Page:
The Shona people of Zimbabwe have been hand sculpting stone into works of art for centuries. Shona sculptures and carvings are beautiful and elegant, contemporary, yet eternal. They come in elaborate shapes and all different sizes that compliment any decor in a home, building or well-manicured landscape. The most common themes portrayed represent the esteemed values in the Shona culture of family, love, life, and nature.
About Serpentine Stone
Zimbabwean sculptors most commonly use serpentine stone to carve their beautiful stone sculptures that have earned worldwide recognition. Serpentine stone is found in Zimbabwe in a wide range of colours, from black and green to yellows, orange, grey, red, and even purple. The stones exhibit unique patterns that formed in the rock millions of years ago.
History of Shona Sculptures
The Shona started stone carving more than 2000 years ago and stone carvings were probably common during the era of Great Zimbabwe. However, it wasn’t until the mid-1900s, when there was a rise in travel from southern Africa to other continents that the art gained renown by art collectors around the world. The Shona are very religious and spiritual people who believe in ancestral spirits known as Vadzimu. Many of them believe that they are often visited by their ancestors and families may perform various rituals to pay their respects to those ancestral spirits. Shona sculptures demonstrate and represent the unity between those two worlds, the physical and the spiritual. It is said that they would carve to express both personal and spiritual beliefs.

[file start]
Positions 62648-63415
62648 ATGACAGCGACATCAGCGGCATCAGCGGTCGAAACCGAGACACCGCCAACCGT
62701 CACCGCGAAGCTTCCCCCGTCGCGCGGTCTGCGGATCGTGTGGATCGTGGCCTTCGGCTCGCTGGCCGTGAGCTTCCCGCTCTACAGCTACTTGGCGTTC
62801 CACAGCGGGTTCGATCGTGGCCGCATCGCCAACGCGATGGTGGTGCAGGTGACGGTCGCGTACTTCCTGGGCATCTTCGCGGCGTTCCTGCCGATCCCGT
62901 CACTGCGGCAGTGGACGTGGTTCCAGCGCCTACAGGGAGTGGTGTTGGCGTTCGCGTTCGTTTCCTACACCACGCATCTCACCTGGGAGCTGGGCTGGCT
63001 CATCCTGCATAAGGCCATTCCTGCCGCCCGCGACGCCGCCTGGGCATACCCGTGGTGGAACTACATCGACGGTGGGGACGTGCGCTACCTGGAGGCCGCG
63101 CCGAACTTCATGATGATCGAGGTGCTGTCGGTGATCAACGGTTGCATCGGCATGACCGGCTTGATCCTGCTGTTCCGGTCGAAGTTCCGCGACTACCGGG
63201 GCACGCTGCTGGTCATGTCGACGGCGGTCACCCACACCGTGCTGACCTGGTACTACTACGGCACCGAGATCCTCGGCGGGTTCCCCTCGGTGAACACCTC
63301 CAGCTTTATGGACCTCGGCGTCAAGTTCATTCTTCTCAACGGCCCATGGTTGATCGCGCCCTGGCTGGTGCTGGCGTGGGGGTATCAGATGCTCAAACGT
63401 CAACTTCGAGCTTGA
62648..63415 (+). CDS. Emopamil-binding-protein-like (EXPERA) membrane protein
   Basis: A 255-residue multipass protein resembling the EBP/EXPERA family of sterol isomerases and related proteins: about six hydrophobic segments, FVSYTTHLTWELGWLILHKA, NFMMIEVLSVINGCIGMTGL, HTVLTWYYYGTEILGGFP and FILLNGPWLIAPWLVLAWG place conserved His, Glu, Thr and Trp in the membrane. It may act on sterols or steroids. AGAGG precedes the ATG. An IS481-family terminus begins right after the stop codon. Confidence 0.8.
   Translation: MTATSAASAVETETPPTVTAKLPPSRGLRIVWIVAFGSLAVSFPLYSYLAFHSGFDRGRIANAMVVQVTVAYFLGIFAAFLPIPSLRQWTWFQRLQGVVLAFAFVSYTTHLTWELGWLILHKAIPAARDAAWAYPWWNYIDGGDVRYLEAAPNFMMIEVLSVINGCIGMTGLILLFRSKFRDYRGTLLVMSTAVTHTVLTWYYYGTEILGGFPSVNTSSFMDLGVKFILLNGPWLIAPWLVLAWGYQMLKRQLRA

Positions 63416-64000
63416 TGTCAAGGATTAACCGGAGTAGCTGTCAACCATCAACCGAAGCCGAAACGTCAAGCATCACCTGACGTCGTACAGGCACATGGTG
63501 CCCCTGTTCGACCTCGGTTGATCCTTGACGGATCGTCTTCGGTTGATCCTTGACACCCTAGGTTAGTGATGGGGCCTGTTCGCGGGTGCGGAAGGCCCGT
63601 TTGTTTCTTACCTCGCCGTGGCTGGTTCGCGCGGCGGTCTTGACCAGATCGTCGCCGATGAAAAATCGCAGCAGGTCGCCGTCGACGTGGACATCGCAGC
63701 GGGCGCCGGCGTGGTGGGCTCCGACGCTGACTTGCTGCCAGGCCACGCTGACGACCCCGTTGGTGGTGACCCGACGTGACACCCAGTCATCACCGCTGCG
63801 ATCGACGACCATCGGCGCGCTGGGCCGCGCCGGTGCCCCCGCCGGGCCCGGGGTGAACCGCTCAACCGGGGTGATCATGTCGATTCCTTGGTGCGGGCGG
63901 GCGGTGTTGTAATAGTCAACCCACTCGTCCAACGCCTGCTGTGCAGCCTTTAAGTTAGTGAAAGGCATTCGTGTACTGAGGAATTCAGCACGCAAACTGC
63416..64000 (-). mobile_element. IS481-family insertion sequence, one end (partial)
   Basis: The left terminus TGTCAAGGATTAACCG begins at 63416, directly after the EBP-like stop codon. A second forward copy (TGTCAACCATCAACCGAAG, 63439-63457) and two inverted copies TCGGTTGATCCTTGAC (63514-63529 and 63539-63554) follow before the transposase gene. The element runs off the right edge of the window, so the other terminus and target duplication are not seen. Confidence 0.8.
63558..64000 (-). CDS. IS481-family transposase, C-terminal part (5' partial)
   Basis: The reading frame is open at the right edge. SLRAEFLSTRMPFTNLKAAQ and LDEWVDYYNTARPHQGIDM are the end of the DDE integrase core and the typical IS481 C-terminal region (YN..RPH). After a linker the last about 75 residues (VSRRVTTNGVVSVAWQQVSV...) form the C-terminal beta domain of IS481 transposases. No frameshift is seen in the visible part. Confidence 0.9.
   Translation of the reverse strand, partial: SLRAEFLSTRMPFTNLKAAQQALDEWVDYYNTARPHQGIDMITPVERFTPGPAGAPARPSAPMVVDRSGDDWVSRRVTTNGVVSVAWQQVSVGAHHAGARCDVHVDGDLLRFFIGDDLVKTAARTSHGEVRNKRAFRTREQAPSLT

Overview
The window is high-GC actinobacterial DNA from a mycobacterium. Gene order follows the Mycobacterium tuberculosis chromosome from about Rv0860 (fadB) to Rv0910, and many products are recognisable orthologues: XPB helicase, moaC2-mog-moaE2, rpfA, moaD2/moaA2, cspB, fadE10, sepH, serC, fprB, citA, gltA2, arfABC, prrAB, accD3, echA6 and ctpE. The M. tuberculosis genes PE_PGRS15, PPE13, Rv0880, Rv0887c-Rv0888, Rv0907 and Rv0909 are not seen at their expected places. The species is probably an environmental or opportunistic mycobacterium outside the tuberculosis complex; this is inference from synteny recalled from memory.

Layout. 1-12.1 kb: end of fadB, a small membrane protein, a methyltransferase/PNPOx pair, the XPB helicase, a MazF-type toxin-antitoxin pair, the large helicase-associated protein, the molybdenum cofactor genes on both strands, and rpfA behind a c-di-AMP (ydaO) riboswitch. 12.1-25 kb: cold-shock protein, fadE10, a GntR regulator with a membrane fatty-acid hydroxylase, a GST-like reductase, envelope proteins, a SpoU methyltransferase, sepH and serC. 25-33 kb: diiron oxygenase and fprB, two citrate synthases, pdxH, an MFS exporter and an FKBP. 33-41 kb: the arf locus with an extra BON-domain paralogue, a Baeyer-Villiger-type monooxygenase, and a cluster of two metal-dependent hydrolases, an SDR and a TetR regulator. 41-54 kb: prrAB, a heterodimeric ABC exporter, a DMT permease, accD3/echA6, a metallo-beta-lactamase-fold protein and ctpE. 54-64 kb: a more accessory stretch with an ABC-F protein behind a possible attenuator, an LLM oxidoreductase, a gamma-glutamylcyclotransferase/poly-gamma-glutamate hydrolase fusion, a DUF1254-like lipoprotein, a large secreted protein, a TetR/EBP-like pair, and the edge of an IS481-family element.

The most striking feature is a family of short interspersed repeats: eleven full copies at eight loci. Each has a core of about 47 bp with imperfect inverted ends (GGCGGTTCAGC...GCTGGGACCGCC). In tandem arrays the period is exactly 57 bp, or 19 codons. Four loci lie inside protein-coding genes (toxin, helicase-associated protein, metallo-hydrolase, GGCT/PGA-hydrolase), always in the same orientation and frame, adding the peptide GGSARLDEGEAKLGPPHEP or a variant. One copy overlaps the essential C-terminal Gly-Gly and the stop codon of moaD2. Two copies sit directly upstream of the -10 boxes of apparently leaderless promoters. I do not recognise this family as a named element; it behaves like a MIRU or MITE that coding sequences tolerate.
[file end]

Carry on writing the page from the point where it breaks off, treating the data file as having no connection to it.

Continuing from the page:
The talented Shona stone carvers firmly believe that every stone has a life spirit, and it is their job to release the spirit from the stone. These sculptures have their own distinct style. Each one is an original and completely hand carved by an artist. They are not factory made; therefore, each piece is unique and comes at a costly price. The intricate beauty of the handiwork, the complex artistic expression, along with the beauty of the serpentine stone have gained Shona sculptors great renown around the world. Naturally these sculpting skills have been adopted by other African countries, so Shona sculpture is often referred to as Zimbabwe stone sculpture to indicate origin and therefore guarantee authenticity.